Laterality influences schooling position in rainbowfish, Melanotaenia spp

Anne Laurence Bibost, Culum Brown

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    28 Citations (Scopus)
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    Cerebral lateralization is a widespread trait among animals, is often manifested as side biases in behaviour (laterality) and has been suggested to provide fitness benefits. Here we examined the influence of laterality on the organisation of fish schools using rainbowfish (Melanotaenia spp) as model species. The pattern and strength of laterality for each individual was determined by examining eye preferences whilst examining their reflection in a mirror. Schools of four fish of known laterality were then created and the preferred position for each fish within the school was repeatedly observed in a flume. Fish which showed right eye preferences in the mirror test preferentially adopted a position on the left side of the school. Conversely, fish that showed left eye preferences in the mirror test or where non-lateralised preferentially adopted a position slightly to the right side of the school. However, this general pattern varied depending on the species and sex of the school. Our results strongly implicate individual laterality in the geometry of school formation.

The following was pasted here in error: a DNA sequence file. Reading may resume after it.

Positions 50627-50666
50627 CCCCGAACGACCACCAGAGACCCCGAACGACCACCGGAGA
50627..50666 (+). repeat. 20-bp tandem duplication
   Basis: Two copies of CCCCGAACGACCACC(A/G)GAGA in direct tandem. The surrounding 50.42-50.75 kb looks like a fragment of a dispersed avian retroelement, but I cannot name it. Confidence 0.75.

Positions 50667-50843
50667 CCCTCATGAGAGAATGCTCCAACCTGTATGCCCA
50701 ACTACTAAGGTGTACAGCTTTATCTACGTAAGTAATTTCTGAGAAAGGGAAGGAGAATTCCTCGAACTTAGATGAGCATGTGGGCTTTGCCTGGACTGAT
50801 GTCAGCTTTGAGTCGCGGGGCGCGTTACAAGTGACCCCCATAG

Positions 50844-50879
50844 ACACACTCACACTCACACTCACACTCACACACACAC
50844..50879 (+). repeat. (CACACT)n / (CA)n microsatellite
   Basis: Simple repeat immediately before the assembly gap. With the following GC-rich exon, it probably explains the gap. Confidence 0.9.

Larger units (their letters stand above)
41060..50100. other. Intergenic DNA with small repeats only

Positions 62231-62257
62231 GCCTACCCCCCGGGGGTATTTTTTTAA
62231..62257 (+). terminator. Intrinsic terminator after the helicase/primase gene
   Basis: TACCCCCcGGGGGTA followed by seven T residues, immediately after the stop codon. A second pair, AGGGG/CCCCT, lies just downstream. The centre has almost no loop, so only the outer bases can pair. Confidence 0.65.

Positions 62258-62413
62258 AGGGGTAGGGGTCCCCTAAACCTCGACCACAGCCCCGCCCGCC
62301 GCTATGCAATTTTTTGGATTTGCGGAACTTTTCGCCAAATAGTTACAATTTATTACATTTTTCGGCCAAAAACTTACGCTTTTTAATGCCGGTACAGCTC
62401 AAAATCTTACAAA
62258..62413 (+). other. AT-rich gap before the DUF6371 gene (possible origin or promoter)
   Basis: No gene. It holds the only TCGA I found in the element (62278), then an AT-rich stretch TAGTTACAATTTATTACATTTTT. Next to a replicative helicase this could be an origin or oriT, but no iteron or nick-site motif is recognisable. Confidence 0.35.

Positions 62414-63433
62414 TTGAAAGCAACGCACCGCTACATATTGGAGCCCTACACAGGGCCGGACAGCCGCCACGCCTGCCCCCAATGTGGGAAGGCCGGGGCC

Original languageEnglish
    Article numbere80907
    Pages (from-to)1-8
    Number of pages8
    JournalPLoS ONE
    Issue number11
    Publication statusPublished - 15 Nov 2013

    Bibliographical note

    Copyright the Author(s) 2013. Version archived for private and non-commercial use with the permission of the author/s and according to publisher conditions. For further rights please contact the publisher.


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